Coat & Care

Grooming an American Cocker Spaniel can be labour intensive. Daily brushing is recommended to avoid matting. However, every other day is still good enough to keep the coat in good condition. These dogs also require regular trimming and bathing once every 6-8 weeks, preferably by a professional groomer because their long coats can easily become dirty and tangled.

Their drooping ears should be cleaned frequently – at least once a week because they are prone to infection. You can do this by using a moistened cotton ball and a vet-approved ear cleaner. If you notice any redness, swelling, abnormal discharge, or a foul odour coming from the ears, it’s best to seek the advice of your vet.

Their teeth should also be brushed regularly. Daily brushing is best but three times a week is still a good way to prevent excess tartar build-up.

When grooming your dog, it’s a good idea to check their bodies over for any rashes, abnormal lumps, redness, swelling, or other signs that may indicate an underlying health issue. Their eyes should always be clear, bright, and free from discharge. 

Breed Coat & Care
Breed Health


American Cockers are relatively healthy dogs, though they are susceptible to suffering from certain genetic health conditions. Due to their sensitive natures, it’s essential that you only purchase an American Cocker Spaniel from a trustworthy and licensed breeder. Without proper socialisation, these dogs can show signs of aggressiveness. Your breeder will also be able to perform DNA tests on your pup to determine if any underlying genetic health conditions are present.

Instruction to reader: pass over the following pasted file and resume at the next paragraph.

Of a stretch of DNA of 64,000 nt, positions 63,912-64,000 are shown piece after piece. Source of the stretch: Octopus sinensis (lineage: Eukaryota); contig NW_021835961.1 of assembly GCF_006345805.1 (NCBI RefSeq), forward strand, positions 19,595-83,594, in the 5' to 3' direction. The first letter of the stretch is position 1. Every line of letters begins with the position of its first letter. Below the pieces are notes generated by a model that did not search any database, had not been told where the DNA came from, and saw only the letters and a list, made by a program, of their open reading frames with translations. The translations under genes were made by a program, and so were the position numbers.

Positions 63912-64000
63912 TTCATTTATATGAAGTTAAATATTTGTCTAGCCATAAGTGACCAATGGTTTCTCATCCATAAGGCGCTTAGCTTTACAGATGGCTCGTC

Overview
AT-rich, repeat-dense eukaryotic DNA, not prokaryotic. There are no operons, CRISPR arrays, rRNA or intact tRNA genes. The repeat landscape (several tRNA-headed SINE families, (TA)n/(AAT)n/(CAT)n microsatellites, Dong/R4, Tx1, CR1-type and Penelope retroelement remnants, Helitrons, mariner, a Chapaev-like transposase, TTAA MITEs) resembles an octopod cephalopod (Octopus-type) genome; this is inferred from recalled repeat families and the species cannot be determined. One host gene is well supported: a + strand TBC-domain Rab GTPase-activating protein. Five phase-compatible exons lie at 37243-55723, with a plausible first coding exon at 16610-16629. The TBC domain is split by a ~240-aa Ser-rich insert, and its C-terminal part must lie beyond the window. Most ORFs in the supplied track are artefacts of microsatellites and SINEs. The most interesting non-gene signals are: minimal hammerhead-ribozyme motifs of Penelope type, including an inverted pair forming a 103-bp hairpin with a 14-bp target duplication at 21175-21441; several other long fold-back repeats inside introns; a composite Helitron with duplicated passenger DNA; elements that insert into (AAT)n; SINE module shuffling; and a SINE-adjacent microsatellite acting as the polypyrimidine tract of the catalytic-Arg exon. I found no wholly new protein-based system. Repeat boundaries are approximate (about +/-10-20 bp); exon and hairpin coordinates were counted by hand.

The health issues most commonly seen in American Cocker Spaniels include the following:

  • Otitis – An inflammation of the ear which can affect the outer, middle, or inner parts of the ears. It’s normally associated with a yeast infection due to moisture that gets trapped in the ears. This can usually be prevented with regular ear cleaning.
  • Intervertebral Disc Disease – This occurs when one or more of the cushions between the vertebrae ruptures or slips. This can cause excessive pressure on the spinal cord. Symptoms include a hunched posture, whining, and a reluctance to jump or run.
  • Lymphoma – A cancer of the lymph nodes that is common in elderly American Cocker Spaniels. This needs to be treated surgically to remove the tumours. However, early detection of lymphoma is essential.
  • Melanoma - A cancer of the skin that’s commonly located in the oral cavity. This type of cancer appears as sore lumps that may ulcerate or bleed as they grow.
  • Mitral Valve Disease – This can lead to heart failure, caused by the deterioration of the heart valve. If your dog has a heart murmur, your vet can perform diagnostic tests to determine the severity of the disease. If a case is caught early, it can be treated with life-long medication.